Getting to the Root of the Problem

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Photo credit: Chatterton et al., 2017

Root rot and clubroot are two serious diseases which can, at best, cause yield losses and, at worst, cause premature plant death. While clubroot is a disease solely affecting brassica crops, such as canola, root rot can take hold in cereals, pulses, canola and other field crops when conditions are right and pathogens present.

Managing these diseases can be challenging and require a multi-pronged approach that includes planting disease-resistant seed, longer crop rotations, fungicide application and vigilant scouting. OMEX has a wide range of products that can be used concurrently with your root rot and clubroot management tactics to promote robust, healthy roots, mitigate plant stress and correct nutrient deficiencies throughout the growing season.

The image on the right shows the difference in early-season growth and development between a root rot-infect plant (left) and a healthy plant (right).

Let’s get to the root of the problem, shall we?

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Biostimulants: Biologicals - What are they?

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As the world’s food demand grows, agricultural food production is also on the rise. This comes with the related challenges of poor yield, drought, pests and weeds that can negatively impact both productivity and the environment.

While fertilizers and pesticides play a significant role in attempting to overcome some of these obstacles, agricultural biologicals can make a crucial contribution toward the goal of making intensive agricultural production more successful and sustainable.

Safe for the environment, biologicals make crops healthier, with improved defenses against diseases and pests, and better able to withstand abiotic stress. The crop is well-prepared for early season growth and has a good vigor, with enriched root and shoot biomass and improved nutrient uptake and use.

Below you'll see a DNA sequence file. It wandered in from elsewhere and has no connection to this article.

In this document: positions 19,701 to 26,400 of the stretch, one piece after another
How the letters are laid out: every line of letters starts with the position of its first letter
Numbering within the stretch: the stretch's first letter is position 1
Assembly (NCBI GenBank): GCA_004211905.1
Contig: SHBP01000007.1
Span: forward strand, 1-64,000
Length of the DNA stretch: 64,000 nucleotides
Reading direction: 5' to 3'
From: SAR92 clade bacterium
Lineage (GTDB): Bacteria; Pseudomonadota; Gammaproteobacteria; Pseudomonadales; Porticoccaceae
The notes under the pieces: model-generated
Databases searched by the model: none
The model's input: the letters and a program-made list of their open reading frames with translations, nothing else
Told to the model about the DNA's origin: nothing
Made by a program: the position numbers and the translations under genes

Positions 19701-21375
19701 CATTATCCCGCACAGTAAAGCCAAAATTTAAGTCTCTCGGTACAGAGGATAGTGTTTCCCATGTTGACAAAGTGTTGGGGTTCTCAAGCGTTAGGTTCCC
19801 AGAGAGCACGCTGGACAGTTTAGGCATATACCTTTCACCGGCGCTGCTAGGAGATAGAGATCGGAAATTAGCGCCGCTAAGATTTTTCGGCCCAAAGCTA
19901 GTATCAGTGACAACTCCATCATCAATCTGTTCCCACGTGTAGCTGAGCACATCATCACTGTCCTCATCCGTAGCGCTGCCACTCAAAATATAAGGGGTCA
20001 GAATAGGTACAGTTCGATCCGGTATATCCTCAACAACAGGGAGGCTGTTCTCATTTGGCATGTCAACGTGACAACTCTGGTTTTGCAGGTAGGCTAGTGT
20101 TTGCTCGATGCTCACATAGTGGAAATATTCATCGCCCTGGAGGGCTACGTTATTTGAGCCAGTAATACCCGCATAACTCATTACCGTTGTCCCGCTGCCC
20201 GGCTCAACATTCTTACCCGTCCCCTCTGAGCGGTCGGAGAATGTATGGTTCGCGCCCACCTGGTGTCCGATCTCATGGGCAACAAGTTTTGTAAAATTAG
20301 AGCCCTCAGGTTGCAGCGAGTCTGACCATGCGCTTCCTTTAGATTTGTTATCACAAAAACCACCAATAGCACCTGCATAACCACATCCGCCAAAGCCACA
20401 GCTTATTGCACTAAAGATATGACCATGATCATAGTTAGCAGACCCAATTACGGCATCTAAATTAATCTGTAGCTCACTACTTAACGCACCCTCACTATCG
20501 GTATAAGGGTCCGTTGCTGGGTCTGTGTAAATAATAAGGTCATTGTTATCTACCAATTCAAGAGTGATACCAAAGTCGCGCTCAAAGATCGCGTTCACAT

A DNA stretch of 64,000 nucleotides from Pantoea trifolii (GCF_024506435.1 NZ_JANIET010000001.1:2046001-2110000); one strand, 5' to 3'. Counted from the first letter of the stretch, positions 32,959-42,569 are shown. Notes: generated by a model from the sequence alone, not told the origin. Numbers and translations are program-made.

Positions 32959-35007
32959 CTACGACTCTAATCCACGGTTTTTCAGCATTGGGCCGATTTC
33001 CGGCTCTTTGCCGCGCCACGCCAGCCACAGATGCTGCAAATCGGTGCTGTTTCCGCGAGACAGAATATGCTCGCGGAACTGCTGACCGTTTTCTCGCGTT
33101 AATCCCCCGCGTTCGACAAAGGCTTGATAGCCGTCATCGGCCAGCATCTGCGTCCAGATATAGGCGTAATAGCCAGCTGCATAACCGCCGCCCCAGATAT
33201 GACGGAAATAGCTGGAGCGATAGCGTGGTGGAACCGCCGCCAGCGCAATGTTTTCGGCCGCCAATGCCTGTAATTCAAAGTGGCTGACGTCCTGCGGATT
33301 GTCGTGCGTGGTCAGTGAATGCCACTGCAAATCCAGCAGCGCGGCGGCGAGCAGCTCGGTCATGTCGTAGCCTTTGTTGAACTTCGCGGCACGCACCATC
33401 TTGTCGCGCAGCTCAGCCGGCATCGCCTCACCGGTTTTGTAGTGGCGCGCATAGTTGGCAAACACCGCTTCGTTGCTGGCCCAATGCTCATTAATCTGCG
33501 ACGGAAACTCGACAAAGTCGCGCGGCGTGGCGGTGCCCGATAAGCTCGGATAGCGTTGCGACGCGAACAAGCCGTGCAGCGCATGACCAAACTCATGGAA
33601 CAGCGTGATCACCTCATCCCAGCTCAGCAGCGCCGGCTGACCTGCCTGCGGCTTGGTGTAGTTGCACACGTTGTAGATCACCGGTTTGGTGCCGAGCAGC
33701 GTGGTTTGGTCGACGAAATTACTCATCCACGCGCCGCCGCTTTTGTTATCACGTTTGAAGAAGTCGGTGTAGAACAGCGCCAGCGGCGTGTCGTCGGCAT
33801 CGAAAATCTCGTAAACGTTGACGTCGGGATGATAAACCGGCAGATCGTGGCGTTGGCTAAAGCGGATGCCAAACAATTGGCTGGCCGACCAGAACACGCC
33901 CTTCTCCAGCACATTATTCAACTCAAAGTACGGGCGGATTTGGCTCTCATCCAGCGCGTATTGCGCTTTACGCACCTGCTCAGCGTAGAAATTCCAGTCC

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Boron has no impact, so they say.

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Boron (B) plays a key role in a wide range of physiological processes that allow plants to germinate, grow, reproduce and remain healthy. No wonder it’s the first nutrient that plants seek! 

Boron is critical to the growth of pollen tubes, germination of pollen grains and fertilization, and helps to ensure good grain fill. A deficiency can cause reduced pollen tube growth and flowering, reduced seed set and in canola, which has higher boron requirements than cereal crops, aborted flowers and pod blanks or missing seeds in the pod.

The first step in proactively managing boron is to understand some of the key aspects that lead to boron deficiency, and how to identify and prevent a deficiency to mitigate stress and preserve yield. Read on to learn more about boron and why growers should be paying attention to this important nutrient throughout the growing season. 

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Dealing with Acidic Soils

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Soil pH is a key factor in farmland as it controls availability of nutrients, microbial activity and crop productivity. Before delving into what causes soils to become acid and the steps to take to treat and correct acidic soil, we must first establish what is considered an optimal pH for crop production.

For most prairie crops, a soil pH range of 6.0 to 8.0 is suitable for optimal growth and development. Soils with pH ranging from 5.6 to 6.0 are considered moderately acid, while strongly acid and very strongly acidic soils have pH ranging from 5.1-5.5 to <5.0, respectively. Crops have difficulty establishing and show a decline in productivity and yield in soils with a pH below 6.0.

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Fighting Salinity and Sodicity Effects with a Nutritional Approach

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Soil salinity can occur naturally or be caused by human activity – continuously irrigating with water that has a high salt concentration, for example. While some crops are tolerant to saline soils, high concentrations of some salts can be toxic to others. Salinity can also affect a plant’s uptake of water and absorption of nutrients.

In this blog post, we will take a closer look at the causes and consequences of salinity and sodicity, and how producers can take a nutritional approach to lower the impact on their crops.

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